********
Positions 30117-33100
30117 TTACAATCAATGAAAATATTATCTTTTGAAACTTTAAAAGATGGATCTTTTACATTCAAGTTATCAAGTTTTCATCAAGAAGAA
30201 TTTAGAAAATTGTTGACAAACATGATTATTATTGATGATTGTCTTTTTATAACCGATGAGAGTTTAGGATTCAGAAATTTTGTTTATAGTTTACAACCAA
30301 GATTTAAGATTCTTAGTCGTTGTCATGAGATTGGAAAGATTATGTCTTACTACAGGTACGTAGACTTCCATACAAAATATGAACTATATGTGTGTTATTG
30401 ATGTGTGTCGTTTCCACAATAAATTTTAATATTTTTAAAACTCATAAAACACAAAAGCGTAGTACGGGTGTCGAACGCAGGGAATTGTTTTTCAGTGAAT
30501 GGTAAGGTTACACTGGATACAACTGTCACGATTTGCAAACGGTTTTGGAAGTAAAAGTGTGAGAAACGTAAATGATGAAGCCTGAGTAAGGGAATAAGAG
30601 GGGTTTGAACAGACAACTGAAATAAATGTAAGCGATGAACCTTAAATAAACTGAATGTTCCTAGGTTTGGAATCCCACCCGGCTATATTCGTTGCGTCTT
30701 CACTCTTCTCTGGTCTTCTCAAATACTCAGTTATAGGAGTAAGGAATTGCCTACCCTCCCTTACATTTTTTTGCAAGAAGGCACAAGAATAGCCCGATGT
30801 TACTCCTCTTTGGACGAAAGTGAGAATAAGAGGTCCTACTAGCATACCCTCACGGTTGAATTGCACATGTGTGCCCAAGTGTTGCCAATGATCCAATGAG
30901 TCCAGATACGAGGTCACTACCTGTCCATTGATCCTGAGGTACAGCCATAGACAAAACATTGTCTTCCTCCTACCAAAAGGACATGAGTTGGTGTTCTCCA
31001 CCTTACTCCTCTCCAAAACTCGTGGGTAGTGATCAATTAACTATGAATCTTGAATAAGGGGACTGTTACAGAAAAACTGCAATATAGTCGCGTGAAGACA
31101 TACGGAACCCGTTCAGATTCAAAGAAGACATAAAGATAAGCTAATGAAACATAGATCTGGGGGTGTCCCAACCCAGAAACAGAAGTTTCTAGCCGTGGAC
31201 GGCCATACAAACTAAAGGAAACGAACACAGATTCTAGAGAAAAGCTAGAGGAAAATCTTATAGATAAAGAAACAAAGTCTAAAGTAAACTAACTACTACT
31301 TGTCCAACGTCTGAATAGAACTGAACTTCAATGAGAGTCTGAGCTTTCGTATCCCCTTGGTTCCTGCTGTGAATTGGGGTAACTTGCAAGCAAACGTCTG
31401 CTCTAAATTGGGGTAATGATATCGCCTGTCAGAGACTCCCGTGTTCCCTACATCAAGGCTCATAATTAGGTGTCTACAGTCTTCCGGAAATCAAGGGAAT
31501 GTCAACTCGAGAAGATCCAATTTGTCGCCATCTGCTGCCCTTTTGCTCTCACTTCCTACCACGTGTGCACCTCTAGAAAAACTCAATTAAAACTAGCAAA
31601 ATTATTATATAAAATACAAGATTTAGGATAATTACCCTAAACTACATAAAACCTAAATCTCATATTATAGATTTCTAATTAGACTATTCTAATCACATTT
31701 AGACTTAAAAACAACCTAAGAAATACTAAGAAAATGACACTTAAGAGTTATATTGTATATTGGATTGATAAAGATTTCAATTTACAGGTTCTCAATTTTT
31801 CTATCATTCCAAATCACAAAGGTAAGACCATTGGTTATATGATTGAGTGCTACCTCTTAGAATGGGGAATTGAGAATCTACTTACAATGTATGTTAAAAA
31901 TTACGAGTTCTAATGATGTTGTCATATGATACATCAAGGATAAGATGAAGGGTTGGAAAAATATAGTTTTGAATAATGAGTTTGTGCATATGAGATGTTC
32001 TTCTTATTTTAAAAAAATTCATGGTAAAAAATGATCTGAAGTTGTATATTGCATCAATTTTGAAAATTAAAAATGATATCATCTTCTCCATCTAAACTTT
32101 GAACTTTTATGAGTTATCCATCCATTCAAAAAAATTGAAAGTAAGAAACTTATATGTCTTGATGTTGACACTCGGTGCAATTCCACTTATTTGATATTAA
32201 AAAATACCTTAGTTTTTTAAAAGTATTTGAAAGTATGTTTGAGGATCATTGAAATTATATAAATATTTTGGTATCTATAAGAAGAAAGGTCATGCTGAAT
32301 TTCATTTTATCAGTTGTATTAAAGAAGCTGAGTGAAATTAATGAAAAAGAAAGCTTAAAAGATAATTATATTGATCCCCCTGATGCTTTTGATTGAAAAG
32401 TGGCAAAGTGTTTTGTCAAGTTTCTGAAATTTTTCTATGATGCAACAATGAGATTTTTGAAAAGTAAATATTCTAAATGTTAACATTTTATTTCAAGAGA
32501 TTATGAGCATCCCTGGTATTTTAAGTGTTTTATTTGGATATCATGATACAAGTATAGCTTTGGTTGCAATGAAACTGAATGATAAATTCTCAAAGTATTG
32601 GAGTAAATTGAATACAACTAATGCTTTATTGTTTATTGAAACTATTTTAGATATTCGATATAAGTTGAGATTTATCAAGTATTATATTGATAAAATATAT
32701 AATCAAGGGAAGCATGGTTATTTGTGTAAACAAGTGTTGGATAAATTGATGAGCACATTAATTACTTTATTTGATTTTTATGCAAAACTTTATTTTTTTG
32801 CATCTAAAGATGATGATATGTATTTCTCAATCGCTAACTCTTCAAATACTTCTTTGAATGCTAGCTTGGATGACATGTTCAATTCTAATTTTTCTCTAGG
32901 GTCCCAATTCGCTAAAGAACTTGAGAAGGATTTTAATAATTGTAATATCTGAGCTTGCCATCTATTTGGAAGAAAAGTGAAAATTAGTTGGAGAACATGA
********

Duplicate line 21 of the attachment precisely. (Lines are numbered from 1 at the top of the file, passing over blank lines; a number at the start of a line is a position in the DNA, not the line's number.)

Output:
32001 TTCTTATTTTAAAAAAATTCATGGTAAAAAATGATCTGAAGTTGTATATTGCATCAATTTTGAAAATTAAAAATGATATCATCTTCTCCATCTAAACTTT